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Volume: 31 | Article ID: art00013
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Evaluating the effect of stereoscopic display crosstalk on simulated remote vision system depth discrimination
  DOI :  10.2352/ISSN.2470-1173.2019.3.SDA-639  Published OnlineJanuary 2019
Abstract

As the use of virtual and augmented reality increases, it is important to understand how these technologies affect user performance. The introduction of stereoscopic remote vision system (RVS) technology in air refueling tankers means that the performance and level of visual fatigue of aircrew using stereoscopic displays are important operational factors to consider. Crosstalk occurs due to incomplete separation of the two images projected to the two eyes in a stereoscopic display and can degrade depth perception and cause discomfort and fatigue. A substantial amount of previous research has described measurement of crosstalk, compared crosstalk for different display technologies, and examined the effect of crosstalk on viewing discomfort. Additional research has examined the effects of crosstalk on stereoscopic image quality and on the magnitude of perceived depth from disparity and from monocular occlusions. The research described in this report shows that stereoscopic display crosstalk can substantially degrade depth discrimination under viewing conditions simulating a hyperstereoscopic RVS and could clearly be a performance limitation for tasks requiring accurate depth perception such as air refueling.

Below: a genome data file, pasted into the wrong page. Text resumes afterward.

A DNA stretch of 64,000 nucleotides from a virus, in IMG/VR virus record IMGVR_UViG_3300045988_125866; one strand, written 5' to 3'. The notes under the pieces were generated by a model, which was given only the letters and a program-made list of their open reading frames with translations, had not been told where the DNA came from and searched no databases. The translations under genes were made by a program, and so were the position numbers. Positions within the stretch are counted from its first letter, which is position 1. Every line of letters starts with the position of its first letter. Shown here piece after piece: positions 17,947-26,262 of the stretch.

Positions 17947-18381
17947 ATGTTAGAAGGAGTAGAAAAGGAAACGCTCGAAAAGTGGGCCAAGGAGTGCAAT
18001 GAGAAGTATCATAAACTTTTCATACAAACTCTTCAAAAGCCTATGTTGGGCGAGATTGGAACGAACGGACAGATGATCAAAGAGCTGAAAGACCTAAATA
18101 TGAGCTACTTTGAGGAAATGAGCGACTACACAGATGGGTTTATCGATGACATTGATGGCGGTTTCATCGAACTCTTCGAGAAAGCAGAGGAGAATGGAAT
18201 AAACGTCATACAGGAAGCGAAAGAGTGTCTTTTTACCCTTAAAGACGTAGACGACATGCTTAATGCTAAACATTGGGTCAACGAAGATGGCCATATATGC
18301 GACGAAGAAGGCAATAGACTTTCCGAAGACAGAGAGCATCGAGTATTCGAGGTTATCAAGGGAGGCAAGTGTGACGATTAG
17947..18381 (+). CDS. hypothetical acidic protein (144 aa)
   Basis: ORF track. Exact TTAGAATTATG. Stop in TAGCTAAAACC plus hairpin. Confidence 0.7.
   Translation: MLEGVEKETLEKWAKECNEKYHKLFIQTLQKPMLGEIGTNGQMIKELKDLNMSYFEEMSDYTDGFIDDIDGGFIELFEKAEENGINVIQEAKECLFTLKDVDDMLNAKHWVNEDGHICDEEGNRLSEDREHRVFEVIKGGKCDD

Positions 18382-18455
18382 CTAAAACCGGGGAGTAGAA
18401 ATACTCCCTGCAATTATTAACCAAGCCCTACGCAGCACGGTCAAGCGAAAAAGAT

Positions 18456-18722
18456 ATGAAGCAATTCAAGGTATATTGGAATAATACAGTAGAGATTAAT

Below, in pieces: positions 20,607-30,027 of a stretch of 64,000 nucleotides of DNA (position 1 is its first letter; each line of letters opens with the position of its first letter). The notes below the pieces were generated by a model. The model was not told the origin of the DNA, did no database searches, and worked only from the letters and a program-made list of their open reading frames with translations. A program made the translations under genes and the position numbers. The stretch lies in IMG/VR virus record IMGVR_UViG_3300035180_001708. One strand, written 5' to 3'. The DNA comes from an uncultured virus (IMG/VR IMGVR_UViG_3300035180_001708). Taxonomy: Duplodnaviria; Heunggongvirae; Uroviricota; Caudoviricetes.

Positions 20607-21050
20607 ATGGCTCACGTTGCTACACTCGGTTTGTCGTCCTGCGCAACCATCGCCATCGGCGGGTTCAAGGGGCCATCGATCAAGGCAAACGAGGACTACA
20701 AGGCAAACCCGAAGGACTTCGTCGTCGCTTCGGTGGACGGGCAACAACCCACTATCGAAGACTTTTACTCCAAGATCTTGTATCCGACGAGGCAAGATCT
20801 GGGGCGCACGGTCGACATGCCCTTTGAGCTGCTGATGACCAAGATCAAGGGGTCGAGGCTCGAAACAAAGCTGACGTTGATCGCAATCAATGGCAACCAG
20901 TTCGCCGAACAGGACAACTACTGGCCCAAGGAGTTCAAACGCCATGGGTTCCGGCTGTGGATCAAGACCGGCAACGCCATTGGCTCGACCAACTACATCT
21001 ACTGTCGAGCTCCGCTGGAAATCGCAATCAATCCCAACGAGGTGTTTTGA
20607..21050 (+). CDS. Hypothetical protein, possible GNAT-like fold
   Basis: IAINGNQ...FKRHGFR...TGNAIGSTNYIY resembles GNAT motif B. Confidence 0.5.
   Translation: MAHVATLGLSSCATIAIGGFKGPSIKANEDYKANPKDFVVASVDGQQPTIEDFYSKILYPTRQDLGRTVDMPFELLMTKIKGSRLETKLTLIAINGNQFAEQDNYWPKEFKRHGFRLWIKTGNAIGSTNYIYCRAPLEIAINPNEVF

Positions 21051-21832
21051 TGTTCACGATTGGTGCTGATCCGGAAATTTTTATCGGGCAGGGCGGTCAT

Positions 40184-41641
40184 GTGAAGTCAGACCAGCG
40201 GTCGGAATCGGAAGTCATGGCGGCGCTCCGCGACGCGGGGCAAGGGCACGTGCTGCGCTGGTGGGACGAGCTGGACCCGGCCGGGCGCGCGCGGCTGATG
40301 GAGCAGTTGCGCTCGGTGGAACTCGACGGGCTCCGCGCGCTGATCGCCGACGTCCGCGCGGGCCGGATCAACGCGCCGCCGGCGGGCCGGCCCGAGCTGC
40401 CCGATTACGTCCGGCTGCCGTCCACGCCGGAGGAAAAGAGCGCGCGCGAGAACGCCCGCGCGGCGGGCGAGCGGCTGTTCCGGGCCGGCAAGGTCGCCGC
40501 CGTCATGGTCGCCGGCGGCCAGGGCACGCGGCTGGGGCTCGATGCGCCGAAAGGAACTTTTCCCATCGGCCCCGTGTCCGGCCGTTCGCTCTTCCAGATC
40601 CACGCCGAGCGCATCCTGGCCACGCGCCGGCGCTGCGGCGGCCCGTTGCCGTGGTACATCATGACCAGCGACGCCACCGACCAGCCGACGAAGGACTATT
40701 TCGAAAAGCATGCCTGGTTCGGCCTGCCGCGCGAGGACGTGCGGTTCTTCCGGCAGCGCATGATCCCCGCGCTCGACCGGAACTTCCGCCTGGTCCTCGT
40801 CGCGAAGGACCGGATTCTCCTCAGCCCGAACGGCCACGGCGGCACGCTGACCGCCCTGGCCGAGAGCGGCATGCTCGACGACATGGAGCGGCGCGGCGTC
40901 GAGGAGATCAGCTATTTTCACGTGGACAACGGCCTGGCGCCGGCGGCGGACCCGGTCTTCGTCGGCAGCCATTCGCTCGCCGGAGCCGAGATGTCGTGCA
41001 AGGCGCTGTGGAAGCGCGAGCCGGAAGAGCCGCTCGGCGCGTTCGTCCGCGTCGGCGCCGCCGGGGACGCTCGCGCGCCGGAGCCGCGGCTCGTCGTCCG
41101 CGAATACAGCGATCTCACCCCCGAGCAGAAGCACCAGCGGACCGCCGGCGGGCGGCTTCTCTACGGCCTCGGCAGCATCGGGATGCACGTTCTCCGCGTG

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Eleanor O’Keefe, Charles Lloyd, Tommy Bullock, Alex Van Atta, Marc Winterbottom, "Evaluating the effect of stereoscopic display crosstalk on simulated remote vision system depth discriminationin Proc. IS&T Int’l. Symp. on Electronic Imaging: Stereoscopic Displays and Applications XXX,  2019,  pp 639-1 - 639-7,  https://doi.org/10.2352/ISSN.2470-1173.2019.3.SDA-639

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